All sporting events have an ebb and flow of popularity; that we should lose one that has been ingrained in our history and culture, as well as employs so many Ontarians, because of a seemingly nonsensical decision of the Mcguinty government, is mystifying.

Our racing industry had been the envy of the world for the innovative way we were generating income & interest in racing; which could only lead to greater income for the province and jobs for rural Ontarians.

This decision will cripple our racing industry in more ways than may be immediately seen. Those smaller tracks are used as a stepping stone for trainers, jockeys & drivers on their way to Woodbine and beyond, with these track closures we are loosing that crucial step. It put it in Canadian terms, they are cancelling Peewee Hockey.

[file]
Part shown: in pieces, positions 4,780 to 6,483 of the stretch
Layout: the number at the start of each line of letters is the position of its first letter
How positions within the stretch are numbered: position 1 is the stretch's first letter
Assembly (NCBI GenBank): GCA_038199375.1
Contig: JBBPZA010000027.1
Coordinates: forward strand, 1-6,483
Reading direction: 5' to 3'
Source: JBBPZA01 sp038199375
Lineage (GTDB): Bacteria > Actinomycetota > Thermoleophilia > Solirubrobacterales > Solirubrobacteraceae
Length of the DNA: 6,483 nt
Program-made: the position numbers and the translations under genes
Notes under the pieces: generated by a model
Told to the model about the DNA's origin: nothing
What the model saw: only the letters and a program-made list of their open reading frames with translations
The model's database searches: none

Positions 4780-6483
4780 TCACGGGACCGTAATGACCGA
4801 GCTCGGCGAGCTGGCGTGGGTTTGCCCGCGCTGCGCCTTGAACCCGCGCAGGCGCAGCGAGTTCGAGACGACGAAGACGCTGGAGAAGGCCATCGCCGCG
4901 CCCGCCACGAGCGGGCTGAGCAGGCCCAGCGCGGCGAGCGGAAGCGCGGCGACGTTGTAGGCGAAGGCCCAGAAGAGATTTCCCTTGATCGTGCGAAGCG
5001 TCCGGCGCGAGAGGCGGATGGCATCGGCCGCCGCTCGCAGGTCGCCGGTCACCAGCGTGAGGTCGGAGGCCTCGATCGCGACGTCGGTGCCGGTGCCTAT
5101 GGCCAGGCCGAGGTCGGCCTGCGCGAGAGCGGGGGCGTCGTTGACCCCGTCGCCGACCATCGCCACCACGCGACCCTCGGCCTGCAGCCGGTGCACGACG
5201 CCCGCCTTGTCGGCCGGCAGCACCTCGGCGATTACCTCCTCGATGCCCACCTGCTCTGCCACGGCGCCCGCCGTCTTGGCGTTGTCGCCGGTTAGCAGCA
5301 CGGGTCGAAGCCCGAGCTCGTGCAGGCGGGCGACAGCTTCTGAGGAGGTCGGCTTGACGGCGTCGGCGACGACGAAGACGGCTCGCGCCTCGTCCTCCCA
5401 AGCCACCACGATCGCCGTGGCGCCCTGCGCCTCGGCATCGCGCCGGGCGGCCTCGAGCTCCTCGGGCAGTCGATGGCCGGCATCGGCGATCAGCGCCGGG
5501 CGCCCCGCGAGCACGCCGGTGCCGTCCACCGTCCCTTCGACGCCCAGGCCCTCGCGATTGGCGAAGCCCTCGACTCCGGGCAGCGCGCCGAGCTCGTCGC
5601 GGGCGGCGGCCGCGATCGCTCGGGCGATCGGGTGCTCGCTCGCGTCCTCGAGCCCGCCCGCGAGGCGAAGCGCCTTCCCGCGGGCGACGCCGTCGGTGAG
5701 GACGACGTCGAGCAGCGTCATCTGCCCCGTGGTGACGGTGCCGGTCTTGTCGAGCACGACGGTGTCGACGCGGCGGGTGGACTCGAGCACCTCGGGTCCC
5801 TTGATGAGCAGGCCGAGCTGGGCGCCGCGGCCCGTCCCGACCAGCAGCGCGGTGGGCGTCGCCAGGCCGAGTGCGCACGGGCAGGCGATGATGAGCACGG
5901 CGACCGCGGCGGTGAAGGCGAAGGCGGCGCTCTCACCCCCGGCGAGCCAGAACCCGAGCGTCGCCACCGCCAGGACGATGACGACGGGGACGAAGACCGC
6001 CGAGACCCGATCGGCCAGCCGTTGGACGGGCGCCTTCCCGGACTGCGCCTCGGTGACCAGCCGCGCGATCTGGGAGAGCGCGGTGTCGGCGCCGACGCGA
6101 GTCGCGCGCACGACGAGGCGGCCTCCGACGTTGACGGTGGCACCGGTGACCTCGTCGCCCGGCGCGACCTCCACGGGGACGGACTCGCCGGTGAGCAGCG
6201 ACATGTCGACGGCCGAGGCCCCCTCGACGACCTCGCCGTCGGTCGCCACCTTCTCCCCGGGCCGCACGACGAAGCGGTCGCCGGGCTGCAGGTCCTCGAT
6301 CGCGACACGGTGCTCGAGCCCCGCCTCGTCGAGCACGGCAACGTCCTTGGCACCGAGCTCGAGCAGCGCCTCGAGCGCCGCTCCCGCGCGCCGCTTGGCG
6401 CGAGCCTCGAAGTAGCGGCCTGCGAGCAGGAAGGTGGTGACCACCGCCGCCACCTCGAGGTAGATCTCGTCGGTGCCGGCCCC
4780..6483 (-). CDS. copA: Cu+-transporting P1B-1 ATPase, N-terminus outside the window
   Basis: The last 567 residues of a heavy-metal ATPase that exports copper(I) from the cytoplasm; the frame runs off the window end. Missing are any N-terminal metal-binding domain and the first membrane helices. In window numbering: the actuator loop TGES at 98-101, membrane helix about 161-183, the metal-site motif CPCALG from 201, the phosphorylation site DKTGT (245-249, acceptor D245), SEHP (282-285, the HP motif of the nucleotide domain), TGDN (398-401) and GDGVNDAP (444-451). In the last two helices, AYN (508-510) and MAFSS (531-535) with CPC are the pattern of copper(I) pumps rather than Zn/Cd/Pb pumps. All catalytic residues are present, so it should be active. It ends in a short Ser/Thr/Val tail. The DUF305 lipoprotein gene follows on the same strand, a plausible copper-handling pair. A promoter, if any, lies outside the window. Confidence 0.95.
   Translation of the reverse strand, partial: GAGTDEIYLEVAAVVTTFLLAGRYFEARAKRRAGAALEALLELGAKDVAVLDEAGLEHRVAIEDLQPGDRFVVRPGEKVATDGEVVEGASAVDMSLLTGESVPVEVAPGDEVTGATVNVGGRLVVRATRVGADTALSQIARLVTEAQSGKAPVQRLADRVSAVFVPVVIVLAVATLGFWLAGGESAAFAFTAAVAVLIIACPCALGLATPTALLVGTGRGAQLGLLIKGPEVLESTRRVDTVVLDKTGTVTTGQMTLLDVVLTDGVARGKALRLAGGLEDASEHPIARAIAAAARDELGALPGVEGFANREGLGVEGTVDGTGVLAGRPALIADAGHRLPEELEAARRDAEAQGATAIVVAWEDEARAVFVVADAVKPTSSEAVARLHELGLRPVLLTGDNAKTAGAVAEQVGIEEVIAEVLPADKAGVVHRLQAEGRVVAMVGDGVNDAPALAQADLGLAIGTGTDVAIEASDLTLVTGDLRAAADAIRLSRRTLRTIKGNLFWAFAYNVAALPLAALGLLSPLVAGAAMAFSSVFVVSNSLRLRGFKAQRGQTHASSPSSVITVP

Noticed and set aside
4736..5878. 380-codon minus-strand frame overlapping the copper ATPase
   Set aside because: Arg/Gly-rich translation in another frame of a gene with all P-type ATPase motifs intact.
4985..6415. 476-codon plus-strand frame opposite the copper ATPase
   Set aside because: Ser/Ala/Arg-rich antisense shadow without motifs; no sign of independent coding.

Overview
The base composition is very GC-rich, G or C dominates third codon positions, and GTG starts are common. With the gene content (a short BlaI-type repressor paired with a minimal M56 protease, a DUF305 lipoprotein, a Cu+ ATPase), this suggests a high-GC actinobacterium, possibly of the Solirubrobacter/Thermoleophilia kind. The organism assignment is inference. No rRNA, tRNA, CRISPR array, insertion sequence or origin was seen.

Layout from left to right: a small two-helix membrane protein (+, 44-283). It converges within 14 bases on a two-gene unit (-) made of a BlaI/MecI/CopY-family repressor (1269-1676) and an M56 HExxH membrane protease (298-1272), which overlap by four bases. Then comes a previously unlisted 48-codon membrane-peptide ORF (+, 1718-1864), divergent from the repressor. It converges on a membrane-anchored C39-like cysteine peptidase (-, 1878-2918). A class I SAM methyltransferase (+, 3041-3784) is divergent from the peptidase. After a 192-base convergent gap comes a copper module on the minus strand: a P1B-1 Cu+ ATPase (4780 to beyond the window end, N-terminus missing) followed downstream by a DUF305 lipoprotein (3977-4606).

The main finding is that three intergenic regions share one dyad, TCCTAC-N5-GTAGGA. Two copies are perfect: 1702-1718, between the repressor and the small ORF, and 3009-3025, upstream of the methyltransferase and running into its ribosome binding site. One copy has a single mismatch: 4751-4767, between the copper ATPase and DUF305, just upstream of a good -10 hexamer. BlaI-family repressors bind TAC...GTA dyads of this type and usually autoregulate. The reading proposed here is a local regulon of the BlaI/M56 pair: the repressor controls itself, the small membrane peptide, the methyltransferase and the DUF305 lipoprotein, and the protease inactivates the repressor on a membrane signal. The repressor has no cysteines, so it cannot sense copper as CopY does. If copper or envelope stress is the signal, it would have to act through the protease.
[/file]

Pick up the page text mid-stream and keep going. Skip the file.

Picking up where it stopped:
The annual Ontario Thoroughbred & Standard bred yearling sales are held in September.

“If a $20,000 horse becomes a $10,000 horse, then the horse that used to bring $10,000 is now a giveaway,” says Sikura, who estimates it costs about $33,000 to care for a horse that races regularly each year.”

At Need You Now Equine we routinely see horses who were $20k,30k,50k as yearlings who end up being sold for meat after a few years of racing. Irregardless of what happens at the coming sale, to say a horse that was worth $10,000 being a giveaway, this was already true before any problems with the slots.

On top of these issues with the future of Ontario horse-racing, we have had a record-setting drought in many areas of the province and owners have been unable to keep their horses. So we don’t just have too many horses to re-home from the racing industry, there are too many horses who need homes in general. In addition, those people who might otherwise have space for another horse, are facing hay-shortages or increased prices on everything from feed to services.